Providence shareholders vetoed shift into new market
International diversification by Providence Resources was vetoed by "certain shareholders" last year, according to the firm's chief executive Tony O'Reilly Jnr.
Following the group's extraordinary general meeting (EGM) to approve raising $3.76m (€3.5m) through a share placing yesterday, Mr O'Reilly Jnr said shareholders want the company to focus on its operations in offshore Ireland. However, the board "think it would be good to look at other countries as well".
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"But you have to respond to what your shareholders want," said Mr O'Reilly Jnr. "And our shareholders clearly said no international expansion, for the time being, [to] focus on what you have in Ireland."
"We progressed a number of [international] opportunities and went and talked to shareholders, and certain shareholders said no, and that created a scenario where we couldn't proceed," he said.
Mr O'Reilly Jnr, who founded the oil and gas exploration company in 1997, added that people would likely hear about "one particular deal that we were going to do that we didn't do, which is unfortunate; the board really wanted to do it, thinking it was a good counter- balance".
Following yesterday's EGM, which was momentarily interrupted by an Extinction Rebellion protester, the company said it would "probably not" extend the current deadline to receive a $9m loan advance from Chinese backer APEC.
Funding from APEC had initially been expected late last year, and was then due to be paid over on June 14. In what was the latest in a series of deadlines since then, the funds had until close of business yesterday to be transferred.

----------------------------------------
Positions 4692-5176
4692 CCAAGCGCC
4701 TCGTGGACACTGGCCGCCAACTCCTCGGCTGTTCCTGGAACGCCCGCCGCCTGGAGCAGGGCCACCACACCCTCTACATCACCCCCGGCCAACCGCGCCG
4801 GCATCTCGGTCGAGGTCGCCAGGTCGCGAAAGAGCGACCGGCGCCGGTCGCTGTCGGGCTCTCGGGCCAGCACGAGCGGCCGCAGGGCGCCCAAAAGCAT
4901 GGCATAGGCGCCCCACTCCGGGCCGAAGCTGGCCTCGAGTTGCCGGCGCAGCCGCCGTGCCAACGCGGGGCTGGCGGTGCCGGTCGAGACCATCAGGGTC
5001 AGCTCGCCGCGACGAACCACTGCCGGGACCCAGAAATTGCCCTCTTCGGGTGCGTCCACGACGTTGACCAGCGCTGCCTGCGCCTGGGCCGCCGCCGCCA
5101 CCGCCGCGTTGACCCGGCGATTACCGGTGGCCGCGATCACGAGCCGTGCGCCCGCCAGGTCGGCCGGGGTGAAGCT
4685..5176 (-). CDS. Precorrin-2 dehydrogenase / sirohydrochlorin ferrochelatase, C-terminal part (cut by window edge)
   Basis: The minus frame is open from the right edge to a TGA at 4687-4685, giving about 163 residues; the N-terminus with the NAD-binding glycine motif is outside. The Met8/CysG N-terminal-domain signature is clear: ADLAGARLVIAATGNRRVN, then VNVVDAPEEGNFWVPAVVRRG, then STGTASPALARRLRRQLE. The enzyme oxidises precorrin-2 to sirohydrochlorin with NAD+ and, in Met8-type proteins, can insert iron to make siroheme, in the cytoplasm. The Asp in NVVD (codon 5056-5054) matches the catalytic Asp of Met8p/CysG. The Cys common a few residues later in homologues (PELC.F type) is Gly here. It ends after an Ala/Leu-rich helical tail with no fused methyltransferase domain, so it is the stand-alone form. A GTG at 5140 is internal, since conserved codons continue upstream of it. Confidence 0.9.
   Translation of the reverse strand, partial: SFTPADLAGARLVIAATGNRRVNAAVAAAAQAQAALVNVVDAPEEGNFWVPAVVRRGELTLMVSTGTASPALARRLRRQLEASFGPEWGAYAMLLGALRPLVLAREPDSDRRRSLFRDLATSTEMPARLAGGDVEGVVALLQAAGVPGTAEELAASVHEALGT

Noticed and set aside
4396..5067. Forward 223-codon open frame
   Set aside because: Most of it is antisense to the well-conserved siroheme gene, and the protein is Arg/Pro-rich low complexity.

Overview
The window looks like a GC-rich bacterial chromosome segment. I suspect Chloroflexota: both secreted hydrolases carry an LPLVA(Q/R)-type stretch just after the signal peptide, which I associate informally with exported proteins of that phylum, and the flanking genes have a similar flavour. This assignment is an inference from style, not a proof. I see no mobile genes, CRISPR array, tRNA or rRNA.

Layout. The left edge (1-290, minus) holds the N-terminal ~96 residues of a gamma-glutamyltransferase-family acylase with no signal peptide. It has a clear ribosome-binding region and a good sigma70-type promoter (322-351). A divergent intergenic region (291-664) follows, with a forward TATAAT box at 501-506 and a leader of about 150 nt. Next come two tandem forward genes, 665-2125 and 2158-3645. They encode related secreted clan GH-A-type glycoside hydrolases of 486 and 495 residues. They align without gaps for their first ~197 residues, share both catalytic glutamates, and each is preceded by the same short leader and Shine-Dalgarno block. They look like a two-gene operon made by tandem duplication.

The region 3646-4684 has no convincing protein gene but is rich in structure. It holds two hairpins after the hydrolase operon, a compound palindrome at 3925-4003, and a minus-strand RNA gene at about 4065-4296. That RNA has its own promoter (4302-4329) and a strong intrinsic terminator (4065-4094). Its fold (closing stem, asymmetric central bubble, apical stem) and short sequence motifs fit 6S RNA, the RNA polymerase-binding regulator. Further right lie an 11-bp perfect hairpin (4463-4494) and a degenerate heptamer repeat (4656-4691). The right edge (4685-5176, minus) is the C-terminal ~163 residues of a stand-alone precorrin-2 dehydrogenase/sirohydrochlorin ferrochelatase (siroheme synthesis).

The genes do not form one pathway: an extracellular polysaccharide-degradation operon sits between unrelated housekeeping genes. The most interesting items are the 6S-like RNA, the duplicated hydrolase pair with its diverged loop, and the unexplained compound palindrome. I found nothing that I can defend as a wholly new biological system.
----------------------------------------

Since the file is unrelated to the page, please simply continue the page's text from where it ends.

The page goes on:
Mr O'Reilly Jnr said he remained "confident" that the funds would arrive.
"I was out there last week meeting with them [APEC], but this has gone on a little too long for shareholders and we regret having to do the capital raise, so we will just have to review the situation in the next few days," he said.
Should the funding not materialise, Mr O'Reilly Jnr said that "certainly" there were other companies interested in talking to the group.
Since the start of this year, shares in Providence, which is primarily focused on its Barryroe site off the Cork coast, have fallen 59pc.
Providence reported a loss before tax of €5.5m in the first half of this year. The group had cash and cash equivalents of €1.8m as at June 30.
The funds raised yesterday will be used to cover costs associated with the re-engineering of the firm's business model. In addition, $500,000 will fund the balance of costs related to the acquisition of the site survey at Barryroe.
The remaining $2.5m will be spent on general working capital for the period to the beginning of February 2020.